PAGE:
More matter, less art. The “To be, or not to be, ” soliquy yields secret wisdom to those who pay. There’s a price to be payed for thy eying of scars. A kind word wounds, There’s a suprise , a high price the high priest pays a very a high pricein deed to reenter and enter the womb of words and talk with God in the whole. Groundlings gawk, God talks, “He who hesitates…masturbates.” Likewise, only devils and dead men talk and walk in Shakepeare’s shoes sauntering through undiscover’d gardens of Eden swallowing the meat that gags the groundlings, devouring not eating forbidden fruit that flesh is heir to. Aye there’s the rub…

    Reply
  4. Les HardIe
    Les HardIe says:

    Decide who is speaking and the tense and stick with them. You start in the 3rd person singular and in the past tense—”The question for him was…” but then switch to first person plural–”we”—and jump into the present tense. Good grief! Shakespeare, of course, did not commit these basic grammar mistakes. But then again, he was a genius.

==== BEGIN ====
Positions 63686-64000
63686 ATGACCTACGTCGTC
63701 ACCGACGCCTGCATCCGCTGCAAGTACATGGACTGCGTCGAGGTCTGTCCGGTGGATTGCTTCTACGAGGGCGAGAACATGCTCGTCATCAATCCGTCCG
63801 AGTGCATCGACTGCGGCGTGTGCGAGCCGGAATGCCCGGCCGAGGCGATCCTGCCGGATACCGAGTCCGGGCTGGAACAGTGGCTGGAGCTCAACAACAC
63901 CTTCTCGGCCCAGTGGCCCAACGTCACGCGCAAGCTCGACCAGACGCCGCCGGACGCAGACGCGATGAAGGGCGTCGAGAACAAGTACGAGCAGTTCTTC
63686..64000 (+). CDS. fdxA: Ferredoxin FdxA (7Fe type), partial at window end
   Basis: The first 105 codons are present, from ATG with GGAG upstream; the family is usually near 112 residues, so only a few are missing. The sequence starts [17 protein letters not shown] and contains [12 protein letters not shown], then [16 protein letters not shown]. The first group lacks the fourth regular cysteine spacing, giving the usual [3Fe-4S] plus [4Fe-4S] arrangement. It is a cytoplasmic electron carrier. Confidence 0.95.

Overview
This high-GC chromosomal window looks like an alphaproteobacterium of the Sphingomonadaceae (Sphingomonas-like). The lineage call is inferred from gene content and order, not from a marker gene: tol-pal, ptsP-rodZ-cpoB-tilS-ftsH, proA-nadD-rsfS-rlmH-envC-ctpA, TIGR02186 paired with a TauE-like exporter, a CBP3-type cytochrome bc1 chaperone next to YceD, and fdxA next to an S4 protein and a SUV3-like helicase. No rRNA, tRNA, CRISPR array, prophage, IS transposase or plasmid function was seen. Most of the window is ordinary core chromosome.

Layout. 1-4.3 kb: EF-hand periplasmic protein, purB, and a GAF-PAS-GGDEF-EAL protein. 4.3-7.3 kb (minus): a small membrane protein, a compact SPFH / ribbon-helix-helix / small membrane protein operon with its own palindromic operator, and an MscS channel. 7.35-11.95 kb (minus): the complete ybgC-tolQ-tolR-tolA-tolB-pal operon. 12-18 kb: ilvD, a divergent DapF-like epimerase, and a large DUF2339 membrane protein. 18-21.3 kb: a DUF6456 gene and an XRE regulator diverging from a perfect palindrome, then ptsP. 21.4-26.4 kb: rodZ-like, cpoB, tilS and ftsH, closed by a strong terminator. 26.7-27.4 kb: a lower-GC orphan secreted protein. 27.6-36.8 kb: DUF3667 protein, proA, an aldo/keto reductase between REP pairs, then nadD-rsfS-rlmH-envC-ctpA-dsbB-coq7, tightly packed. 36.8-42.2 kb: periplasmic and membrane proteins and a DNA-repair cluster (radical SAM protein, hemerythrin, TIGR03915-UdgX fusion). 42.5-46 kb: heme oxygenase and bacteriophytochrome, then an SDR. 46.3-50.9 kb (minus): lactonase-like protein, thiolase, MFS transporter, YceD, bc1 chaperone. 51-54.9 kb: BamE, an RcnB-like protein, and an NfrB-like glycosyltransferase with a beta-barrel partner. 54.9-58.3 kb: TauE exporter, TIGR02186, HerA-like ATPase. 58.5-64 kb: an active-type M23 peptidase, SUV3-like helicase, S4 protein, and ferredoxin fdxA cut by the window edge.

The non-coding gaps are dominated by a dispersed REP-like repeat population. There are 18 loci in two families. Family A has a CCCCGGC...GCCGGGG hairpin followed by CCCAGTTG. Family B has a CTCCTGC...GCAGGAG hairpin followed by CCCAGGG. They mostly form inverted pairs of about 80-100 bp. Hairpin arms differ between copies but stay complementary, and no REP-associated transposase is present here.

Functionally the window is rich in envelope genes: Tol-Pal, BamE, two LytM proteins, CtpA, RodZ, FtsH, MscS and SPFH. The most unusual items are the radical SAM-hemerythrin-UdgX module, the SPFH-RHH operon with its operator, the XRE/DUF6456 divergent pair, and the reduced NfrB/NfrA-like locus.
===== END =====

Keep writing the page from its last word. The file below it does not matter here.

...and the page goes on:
Reply
  5. Tracy
    Tracy says:

    It does make more sense, partly because the words are so famous that it’s hard to get behind them and see what they mean. The most amazing thing is how thought-provoking, perceptive and relevant the passage is, even with the poetry taken out.

    Reply
  6. Drew
    Drew says:

    I used this for a college audition and got a full scholarship. They loved that I used a classic and because I know what it basically means I knew how to perform the dialogue. this site helped more than I thought.

    Reply

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  1. [...] life – a liberating idea (an end to suffering) when the psyche feels trapped in pain (Buddha and Hamlet being notable examples). Allowing the idea to arise completely, empathetically, wisely, can unlock [...]